Games don’t Always have to be “Bang! Bang! *Winner Royale*”
Typically, educational games do not do very well outside of education settings like a school. Sometimes we get video games that inadvertently teach people about their subject matter. We might just have a balance of those two with When Rivers Were Trails. This game was developed by Michigan State University’s Games for Entertainment and Learning Lab. They have many games with a wide variety of topics such a finance management racing game, a farming game set in Yavneh, and a criminal investigation game, just to name a few.
When Rivers Were Trails is a 2D adventure game. The story follows an Anishinaabe person who has been displaced from their home in Fond du Lac in Minnesota. They are forced to leave because of an allotment act, which is when a group of people or things have to be moved. During the game, lessons of Aboriginal peoples’ traditions and customs will be taught. Mini-games like canoeing and hunting are included. The game’s art design was by Elizabeth LaPensée, who is an Anishinaabe herself. She has designed over a dozen games with a focus on Aboriginal people. The trailer for When Rivers Were Trails can be viewed here.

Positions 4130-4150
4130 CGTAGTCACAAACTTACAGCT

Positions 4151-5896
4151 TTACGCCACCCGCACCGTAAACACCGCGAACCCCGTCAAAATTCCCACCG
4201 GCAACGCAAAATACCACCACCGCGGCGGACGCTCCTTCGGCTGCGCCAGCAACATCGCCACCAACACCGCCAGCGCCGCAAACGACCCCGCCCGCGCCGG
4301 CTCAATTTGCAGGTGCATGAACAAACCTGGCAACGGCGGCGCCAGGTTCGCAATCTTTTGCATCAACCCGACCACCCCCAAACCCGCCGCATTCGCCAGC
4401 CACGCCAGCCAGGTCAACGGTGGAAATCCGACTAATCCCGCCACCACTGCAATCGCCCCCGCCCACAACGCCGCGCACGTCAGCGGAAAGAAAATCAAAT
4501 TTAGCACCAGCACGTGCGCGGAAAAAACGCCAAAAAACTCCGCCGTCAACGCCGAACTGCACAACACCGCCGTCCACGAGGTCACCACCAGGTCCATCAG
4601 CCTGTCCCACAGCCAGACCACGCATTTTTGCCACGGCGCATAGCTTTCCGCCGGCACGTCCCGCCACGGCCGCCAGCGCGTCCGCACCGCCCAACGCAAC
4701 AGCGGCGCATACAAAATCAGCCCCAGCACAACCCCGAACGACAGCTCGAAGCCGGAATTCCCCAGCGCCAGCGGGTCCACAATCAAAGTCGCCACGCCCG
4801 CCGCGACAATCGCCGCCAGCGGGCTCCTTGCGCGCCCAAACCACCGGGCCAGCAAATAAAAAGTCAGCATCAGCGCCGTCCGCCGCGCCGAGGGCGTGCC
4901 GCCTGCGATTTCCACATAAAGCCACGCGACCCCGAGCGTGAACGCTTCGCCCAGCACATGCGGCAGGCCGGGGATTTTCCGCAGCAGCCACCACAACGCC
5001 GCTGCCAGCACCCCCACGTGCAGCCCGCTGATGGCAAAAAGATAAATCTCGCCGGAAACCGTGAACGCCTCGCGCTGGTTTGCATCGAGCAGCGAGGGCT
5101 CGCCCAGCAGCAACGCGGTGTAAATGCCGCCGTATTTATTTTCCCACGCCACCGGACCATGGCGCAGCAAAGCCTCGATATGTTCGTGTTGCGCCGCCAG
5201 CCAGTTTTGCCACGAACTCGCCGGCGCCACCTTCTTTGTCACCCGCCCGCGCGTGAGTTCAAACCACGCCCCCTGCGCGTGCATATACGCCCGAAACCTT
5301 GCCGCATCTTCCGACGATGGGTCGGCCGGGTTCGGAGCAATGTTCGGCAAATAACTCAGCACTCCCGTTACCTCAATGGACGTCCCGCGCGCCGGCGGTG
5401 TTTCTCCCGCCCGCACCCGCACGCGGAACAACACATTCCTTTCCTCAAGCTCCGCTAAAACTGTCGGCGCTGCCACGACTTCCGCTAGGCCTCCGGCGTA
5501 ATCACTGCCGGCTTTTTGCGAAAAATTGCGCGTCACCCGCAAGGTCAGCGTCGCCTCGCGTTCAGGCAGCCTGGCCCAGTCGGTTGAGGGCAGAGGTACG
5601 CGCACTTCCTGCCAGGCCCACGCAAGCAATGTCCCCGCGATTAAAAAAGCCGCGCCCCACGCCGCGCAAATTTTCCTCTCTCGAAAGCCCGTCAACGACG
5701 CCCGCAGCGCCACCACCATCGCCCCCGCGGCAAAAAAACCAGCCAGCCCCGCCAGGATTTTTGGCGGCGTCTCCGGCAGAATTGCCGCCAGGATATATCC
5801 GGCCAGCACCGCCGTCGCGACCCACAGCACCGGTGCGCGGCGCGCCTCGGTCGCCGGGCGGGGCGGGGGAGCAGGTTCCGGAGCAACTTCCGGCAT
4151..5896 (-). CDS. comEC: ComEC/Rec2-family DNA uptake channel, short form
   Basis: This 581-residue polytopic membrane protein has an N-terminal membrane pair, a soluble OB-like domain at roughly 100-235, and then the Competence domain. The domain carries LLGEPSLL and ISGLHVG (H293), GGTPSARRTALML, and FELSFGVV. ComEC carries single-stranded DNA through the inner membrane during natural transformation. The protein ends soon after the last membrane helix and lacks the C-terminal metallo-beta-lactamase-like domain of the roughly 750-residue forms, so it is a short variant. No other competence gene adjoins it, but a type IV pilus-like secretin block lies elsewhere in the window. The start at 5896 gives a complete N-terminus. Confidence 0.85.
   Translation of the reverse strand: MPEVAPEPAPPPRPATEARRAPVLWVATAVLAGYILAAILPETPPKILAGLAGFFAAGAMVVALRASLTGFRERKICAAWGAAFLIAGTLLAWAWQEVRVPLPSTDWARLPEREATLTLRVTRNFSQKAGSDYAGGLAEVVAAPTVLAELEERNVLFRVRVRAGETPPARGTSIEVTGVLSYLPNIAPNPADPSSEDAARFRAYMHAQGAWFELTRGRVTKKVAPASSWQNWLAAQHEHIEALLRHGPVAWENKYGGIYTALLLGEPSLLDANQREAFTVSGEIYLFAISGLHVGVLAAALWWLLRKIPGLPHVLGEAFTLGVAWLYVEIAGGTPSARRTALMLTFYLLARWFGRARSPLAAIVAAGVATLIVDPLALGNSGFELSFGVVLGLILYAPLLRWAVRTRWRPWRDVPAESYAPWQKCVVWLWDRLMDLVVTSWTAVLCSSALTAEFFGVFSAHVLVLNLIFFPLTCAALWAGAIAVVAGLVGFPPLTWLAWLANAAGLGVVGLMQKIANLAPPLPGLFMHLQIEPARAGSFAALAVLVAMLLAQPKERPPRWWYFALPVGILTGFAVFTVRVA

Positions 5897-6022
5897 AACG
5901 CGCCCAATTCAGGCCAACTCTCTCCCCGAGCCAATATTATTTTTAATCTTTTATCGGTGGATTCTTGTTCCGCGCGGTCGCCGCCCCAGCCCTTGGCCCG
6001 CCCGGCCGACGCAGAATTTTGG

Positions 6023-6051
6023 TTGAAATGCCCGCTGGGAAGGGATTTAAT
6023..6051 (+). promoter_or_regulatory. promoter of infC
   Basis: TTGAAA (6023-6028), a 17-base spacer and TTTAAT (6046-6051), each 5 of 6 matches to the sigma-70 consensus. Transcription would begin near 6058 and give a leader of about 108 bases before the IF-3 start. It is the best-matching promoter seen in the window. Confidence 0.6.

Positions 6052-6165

Games with historical contexts like the Assassin’s Creed series, while primarily action-focused, have an educational side to them. It is not unheard of for games to have highly educational value and still be a success in terms of quality. While most hardcore gamers will not pick up When Rivers Were Trails, both boards of education and game publishers can take note about how they can benefit by aligning some goals.
What do you think of When Rivers Were Trails? Let us know in the comments below.
Source: Game Informer